If you can, show off a varied wedding portfolio where all types of couples are represented with equal focus. If you’re yet to have a booking from a same-sex couple, consider organising a styled shoot (with a REAL couple), asking a colleague whom you can borrow or purchase an image from, or using a stock image if appropriate. Depending on what your business is, you can offer packages specifically designed for same-sex couples (like tuxedo rentals for two, wedding gowns for two, and so on).


Email etiquette.
When replying to enquiries, try to keep your wording considerate and non-specific until you’ve found out more about the couple (like saying, “What is your partner’s name?” rather than, “What is the groom’s name?”). Making assumptions at this stage may be hurtful to the reader, and may lead them to assume that you only serve heterosexual couples. If in doubt, it’s far better to respectfully ask ‘What pronouns do you prefer?’ than to repeatedly misgender someone – and do make sure you respect and adhere to what they reply. Listen to how your clients describe their relationship and how they interact, and keep that in mind when supporting them.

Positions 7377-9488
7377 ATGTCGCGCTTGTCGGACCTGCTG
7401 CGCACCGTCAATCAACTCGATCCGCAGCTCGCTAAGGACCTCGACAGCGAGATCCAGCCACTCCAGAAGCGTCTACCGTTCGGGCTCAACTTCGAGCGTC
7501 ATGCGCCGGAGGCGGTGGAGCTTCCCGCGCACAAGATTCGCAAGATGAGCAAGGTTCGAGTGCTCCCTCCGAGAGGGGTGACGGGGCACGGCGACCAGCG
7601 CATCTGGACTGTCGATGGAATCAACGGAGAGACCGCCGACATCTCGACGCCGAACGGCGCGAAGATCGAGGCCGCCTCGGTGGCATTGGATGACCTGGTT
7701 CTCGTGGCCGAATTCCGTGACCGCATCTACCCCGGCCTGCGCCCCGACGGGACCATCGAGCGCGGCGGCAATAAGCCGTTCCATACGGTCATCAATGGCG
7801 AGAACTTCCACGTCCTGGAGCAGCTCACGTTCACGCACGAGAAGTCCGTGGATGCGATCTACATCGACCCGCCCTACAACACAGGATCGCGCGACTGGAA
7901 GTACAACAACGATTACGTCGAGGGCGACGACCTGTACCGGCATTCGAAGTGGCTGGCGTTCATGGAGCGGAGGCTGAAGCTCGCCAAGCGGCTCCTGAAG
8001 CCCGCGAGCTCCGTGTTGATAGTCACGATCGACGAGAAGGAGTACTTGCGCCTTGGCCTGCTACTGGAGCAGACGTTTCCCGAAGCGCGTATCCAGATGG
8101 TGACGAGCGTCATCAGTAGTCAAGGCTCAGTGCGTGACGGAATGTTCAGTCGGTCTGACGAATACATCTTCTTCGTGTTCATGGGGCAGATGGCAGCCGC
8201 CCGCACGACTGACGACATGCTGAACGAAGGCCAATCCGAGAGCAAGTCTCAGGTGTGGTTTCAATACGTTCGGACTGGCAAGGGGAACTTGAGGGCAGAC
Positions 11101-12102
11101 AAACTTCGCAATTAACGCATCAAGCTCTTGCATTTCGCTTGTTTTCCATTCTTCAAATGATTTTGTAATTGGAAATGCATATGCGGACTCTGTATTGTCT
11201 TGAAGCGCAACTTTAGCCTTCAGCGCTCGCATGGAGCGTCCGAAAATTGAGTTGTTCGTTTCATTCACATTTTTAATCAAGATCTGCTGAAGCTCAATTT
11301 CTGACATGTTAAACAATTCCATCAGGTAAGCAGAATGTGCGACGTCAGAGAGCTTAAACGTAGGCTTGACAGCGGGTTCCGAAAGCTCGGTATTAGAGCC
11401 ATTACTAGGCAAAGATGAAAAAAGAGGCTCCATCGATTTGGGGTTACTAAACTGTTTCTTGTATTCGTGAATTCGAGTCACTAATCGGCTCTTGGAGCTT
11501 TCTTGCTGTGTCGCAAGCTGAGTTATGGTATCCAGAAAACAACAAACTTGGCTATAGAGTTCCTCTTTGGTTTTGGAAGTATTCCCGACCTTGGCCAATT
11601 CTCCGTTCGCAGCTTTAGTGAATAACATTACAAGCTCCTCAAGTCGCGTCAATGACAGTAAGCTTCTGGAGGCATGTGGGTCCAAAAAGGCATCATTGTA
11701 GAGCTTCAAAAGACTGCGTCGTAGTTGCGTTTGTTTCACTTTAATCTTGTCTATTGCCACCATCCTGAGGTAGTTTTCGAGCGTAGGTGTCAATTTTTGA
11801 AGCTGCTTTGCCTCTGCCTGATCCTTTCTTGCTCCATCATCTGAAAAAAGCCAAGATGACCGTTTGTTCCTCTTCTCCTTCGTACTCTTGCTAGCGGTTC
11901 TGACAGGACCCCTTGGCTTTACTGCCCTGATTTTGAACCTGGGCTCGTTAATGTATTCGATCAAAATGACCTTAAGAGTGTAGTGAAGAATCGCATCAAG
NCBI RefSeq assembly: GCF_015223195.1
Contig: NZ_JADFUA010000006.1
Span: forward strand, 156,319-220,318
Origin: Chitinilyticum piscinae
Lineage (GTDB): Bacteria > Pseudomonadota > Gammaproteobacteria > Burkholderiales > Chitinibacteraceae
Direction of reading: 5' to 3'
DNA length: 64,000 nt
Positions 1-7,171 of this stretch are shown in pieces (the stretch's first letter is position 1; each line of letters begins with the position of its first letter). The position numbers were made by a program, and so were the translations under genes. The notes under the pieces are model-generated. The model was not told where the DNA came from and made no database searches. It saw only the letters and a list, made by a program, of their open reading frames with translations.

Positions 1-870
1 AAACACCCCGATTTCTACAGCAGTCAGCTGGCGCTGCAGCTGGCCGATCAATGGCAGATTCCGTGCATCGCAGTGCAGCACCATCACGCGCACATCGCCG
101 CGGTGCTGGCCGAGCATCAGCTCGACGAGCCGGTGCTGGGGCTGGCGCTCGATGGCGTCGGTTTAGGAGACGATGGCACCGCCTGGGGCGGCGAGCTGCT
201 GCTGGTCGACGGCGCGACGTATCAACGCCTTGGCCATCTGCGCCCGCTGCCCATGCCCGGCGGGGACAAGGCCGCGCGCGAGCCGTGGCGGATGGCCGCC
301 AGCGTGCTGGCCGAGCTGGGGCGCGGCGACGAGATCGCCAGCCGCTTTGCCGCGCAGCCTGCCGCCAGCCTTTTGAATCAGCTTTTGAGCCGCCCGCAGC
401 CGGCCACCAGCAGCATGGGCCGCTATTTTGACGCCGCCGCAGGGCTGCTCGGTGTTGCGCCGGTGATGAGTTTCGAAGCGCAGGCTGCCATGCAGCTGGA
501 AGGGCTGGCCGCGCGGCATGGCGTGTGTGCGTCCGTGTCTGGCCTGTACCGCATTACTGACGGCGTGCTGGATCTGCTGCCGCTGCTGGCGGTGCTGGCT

Blog posts and news articles.
When sharing news or articles from third party sources, do take a moment to assess whether the topic is generic enough to apply to all couples, or is aimed towards particular types of unions. When writing blog posts, make sure to include some non-exclusionary and LGBT-friendly tips and interviews – you can even send these guest posts to websites geared towards this audience, so your couples can more easily find you. Try not to assume that, because the couple is non-heterosexual, this has an effect on cultural or religious traditions. The couple may choose to honour them, to modify them to suit their relationship, or may opt for breaking them altogether. Try to rid your questions of preconceptions, and find out more about their ceremony and reception in an open way (like not asking ‘will you be wearing a normal dress?’ but rather saying ‘what are you planning for your attire?’). Of course, don’t discuss traditions in a way that indicates you don’t take them seriously, consider them offensive, or a ‘lifestyle choice’.